Heat and Harvest

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California’s Farm Belt Didn’t Dodge the Summer Heat Wave

Abnormally warm summer temperatures were felt across much of interior California

By Nicholas Christen and Craig Miller

Craig Miller / KQED

Even tomatoes can only take so much heat. A belt from Bakersfield to the northern Sacramento Valley produces a third of the nation's canning tomatoes.

Autumn is here, so says the calendar. Living on the coast, it might be easy to think that California escaped the heat wave suffered by much of the nation this summer. While that may be true for most of the large coastal population centers, it was a different story for much of the state’s interior farm belt.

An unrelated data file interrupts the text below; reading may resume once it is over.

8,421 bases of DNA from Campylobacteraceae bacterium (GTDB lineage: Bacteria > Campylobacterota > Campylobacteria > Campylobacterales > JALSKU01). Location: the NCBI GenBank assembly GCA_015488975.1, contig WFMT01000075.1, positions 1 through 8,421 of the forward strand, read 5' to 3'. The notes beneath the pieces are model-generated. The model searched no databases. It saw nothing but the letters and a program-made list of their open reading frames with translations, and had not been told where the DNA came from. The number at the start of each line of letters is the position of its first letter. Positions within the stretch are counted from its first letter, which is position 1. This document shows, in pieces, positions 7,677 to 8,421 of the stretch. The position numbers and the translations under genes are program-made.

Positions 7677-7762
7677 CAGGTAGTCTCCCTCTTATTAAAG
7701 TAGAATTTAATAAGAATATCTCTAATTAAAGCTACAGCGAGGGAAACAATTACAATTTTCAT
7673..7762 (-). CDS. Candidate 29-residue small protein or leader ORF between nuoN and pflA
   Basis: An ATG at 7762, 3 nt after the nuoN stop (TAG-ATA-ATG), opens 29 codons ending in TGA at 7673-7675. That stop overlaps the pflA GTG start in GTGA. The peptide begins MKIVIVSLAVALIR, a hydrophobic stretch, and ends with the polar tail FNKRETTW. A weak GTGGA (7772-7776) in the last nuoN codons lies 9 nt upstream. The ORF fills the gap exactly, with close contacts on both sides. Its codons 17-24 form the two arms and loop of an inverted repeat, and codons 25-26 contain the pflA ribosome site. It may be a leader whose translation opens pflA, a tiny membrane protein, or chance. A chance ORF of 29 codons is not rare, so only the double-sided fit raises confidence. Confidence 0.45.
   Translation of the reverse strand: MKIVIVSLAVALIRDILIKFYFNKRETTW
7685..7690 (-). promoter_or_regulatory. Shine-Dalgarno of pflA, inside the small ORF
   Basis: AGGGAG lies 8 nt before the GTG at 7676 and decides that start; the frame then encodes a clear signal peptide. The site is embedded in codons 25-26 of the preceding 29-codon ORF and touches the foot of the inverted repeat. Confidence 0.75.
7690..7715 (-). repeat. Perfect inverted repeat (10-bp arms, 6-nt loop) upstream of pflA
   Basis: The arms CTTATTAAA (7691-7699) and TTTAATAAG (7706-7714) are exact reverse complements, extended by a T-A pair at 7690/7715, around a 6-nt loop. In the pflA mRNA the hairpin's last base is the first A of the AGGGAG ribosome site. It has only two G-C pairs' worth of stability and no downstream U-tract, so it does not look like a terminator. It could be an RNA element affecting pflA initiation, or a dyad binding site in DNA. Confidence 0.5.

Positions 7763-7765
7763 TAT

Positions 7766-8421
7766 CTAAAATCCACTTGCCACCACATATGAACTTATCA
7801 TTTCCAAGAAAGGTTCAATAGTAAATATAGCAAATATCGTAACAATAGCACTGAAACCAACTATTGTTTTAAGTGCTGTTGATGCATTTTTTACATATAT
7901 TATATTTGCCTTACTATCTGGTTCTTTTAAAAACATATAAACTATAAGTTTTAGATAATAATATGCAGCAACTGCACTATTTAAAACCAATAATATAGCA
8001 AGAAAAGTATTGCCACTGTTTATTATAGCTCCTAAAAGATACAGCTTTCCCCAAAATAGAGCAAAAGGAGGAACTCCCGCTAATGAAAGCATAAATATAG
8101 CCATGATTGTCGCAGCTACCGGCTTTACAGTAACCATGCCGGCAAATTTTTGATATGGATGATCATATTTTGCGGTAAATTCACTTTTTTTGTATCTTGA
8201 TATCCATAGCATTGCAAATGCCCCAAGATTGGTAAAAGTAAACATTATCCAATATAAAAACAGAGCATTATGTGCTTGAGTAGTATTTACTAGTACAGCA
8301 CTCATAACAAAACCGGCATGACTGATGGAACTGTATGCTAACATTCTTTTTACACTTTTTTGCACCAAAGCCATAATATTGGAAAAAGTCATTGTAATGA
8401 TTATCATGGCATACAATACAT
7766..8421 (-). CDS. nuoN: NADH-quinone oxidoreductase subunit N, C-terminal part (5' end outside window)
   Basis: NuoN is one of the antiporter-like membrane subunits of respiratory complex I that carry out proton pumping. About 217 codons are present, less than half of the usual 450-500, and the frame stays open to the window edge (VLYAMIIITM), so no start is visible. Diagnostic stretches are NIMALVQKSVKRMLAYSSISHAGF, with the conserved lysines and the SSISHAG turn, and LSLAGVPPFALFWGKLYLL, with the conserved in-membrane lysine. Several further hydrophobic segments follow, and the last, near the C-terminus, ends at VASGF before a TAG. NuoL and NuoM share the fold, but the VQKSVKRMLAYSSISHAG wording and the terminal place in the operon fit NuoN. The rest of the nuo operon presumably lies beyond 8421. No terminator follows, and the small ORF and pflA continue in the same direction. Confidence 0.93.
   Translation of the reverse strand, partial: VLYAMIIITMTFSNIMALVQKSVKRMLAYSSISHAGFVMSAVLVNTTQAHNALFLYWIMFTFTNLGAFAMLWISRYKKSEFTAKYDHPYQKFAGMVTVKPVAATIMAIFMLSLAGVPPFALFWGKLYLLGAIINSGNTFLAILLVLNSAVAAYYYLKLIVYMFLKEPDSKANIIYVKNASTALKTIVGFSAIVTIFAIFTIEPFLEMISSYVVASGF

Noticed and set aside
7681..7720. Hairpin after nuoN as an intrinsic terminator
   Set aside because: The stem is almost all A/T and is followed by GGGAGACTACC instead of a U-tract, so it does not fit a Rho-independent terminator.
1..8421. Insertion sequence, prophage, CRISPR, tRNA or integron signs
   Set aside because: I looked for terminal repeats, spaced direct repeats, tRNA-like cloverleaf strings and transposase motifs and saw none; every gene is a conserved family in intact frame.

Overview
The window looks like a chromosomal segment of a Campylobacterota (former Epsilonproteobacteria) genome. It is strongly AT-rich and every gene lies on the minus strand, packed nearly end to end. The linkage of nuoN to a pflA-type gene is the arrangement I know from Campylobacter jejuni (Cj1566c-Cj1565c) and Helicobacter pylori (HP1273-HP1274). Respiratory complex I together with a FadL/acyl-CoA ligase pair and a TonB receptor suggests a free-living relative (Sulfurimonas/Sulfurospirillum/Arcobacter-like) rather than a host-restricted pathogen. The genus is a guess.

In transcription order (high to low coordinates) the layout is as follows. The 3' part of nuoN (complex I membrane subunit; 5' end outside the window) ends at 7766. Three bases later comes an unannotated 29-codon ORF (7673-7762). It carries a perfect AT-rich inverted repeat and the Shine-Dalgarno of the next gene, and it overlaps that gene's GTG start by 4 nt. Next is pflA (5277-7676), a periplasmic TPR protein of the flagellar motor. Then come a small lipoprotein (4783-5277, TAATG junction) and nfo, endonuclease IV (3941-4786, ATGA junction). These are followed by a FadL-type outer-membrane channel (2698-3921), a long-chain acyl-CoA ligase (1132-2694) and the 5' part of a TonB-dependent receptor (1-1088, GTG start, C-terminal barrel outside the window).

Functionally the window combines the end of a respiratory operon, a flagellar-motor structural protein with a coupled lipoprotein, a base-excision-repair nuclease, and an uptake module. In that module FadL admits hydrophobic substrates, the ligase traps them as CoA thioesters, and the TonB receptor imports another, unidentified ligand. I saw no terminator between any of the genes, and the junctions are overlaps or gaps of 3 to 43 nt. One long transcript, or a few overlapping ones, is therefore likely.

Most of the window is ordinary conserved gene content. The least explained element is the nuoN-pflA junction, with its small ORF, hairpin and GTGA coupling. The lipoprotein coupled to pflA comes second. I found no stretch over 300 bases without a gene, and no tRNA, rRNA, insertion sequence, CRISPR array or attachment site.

Throughout June and July, even Central Valley spots escaped much of the heat felt by the Great Plains, though Cal Expo officials blamed the heat, in part, for tamping down attendance at the state fair. Then things heated up quickly — especially in the Sacramento and San Joaquin Valleys — through August and into September.  Valley towns including Redding, Red Bluff, Sacramento, Merced, Madera, Fresno, and Bakersfield, have been on the order of three-to-five degrees above normal for the duration of August and September. Continue reading